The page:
by Erin Clifford
When I think of a rubric the first thing that comes to my mind is the report cards I received as a child. There would be a list of dimensions down the left side of the table (reading comprehension, spelling, etc…) and a scale across the top (Improvement Needed, Satisfactory, Good and Excellent) with check marks inside the boxes where my performance fell on the scale. To decide where each student fell the teacher had a table where there were descriptions in each of the boxes of what achieving that rating would look like in each dimension.
Now, in Student Life, I use rubrics to more objectively look at any direct assessment of a student’s performance. Direct assessment is anything where you are looking directly at the demonstrated learning itself. It reveals what students know and can do.
Direct learning can be a blog post, a creative reflection assignment, a role play – anything where you can directly see the learning.
As I conduct a number of Mentorship Trainings over the year, one of my learning outcomes is to have students describe the role of a mentor. In a post training survey I ask the students to (in their own words) describe the role of a mentor. There are many dimensions to a good answer and my reading and subsequent judgement of the answers can be very subjective. A rubric can take away some of that subjectivity.
I only have one dimension in this case: the ability to describe the role of a mentor. I have defined my scale as: basic, emerging and excellent. Then I have to create descriptions for each of the little boxes in the table that describe what I would see in a basic answer, an emerging answer and an excellent answer. From here I can look at the student’s answers and based on the description provided I can put them in the box of basic, emerging or excellent. In a case like this I would leave the emerging scale blank so that I could write in why the student’s answer is somewhere between basic and excellent. This is called a half-naked rubric.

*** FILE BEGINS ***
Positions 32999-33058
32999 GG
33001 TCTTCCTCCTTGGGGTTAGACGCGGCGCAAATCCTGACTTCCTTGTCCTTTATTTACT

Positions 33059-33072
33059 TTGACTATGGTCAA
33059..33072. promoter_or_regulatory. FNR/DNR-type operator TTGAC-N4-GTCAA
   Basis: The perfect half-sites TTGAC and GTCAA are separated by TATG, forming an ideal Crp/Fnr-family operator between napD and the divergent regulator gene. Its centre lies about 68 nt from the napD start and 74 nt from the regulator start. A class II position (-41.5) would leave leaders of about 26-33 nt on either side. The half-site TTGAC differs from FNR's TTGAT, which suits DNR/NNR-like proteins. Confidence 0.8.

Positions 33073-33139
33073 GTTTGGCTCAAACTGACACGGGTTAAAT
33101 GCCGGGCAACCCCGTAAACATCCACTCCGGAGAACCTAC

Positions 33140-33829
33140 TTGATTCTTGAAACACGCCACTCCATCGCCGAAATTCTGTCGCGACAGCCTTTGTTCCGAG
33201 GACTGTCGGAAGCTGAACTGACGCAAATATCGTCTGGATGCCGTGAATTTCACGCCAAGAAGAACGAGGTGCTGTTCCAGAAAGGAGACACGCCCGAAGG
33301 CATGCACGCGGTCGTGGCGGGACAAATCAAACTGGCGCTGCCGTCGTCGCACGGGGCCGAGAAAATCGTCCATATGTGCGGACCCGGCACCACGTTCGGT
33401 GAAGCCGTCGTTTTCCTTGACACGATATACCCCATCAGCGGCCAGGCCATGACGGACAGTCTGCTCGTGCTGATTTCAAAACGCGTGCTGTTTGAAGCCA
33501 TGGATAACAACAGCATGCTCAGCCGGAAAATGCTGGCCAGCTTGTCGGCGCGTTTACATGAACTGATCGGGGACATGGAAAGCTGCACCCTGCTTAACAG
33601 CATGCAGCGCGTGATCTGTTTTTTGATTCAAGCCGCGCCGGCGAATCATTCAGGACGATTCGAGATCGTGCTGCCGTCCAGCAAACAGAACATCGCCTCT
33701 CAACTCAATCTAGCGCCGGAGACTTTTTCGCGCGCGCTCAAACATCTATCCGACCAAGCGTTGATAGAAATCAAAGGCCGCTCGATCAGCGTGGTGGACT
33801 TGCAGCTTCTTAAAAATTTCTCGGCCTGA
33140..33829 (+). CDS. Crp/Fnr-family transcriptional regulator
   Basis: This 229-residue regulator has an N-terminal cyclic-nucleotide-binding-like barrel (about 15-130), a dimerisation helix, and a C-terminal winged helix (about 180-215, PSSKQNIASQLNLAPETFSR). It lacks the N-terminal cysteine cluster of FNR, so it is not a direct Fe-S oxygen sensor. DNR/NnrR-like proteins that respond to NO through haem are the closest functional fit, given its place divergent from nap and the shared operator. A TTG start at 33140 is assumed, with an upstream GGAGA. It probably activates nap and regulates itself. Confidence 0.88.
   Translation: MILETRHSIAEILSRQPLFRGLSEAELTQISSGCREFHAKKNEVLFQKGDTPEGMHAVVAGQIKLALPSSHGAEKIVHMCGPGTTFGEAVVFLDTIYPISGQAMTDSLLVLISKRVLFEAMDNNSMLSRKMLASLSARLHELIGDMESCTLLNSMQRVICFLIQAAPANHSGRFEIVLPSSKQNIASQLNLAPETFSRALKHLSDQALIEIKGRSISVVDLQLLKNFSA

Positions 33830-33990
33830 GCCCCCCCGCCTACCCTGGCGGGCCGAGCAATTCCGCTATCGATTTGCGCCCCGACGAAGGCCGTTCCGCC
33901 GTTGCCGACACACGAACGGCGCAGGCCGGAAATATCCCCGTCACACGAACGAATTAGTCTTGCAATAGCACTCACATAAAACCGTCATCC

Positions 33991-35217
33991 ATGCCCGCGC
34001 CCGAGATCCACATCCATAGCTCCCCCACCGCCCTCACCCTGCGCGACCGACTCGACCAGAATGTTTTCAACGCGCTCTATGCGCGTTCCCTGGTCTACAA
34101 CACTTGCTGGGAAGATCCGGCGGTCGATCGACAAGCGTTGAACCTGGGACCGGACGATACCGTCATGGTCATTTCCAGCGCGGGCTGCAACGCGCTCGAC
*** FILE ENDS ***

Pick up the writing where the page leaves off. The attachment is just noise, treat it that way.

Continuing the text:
|Role of a Mentor||A relationship between two people where one helps the other.||A reciprocal relationship between someone with more experience and someone who wants to learn from that experience.
The mentor listens to the mentee, respects his or her autonomy and works to inspire and encourage mentee to reach his or her goals
As, I have created the direct assessment question, the descriptions in the rubric and I am doing the reading and rating, this is still a subjective process. The use of a rubric can at least ensure that I am looking at the same criteria for each answer.
Before you use the rubric you may want to assess your assessment technique. Try using the Meta Rubric from Campus Labs and test the rubric. To work towards making the process more object try having someone else read and rate the answers. These steps will help make a subjective process more objective.
Erin Clifford is Student Life Coordinator (Mentorship Programs) and a member of the Learning Outcomes and Assessment Committee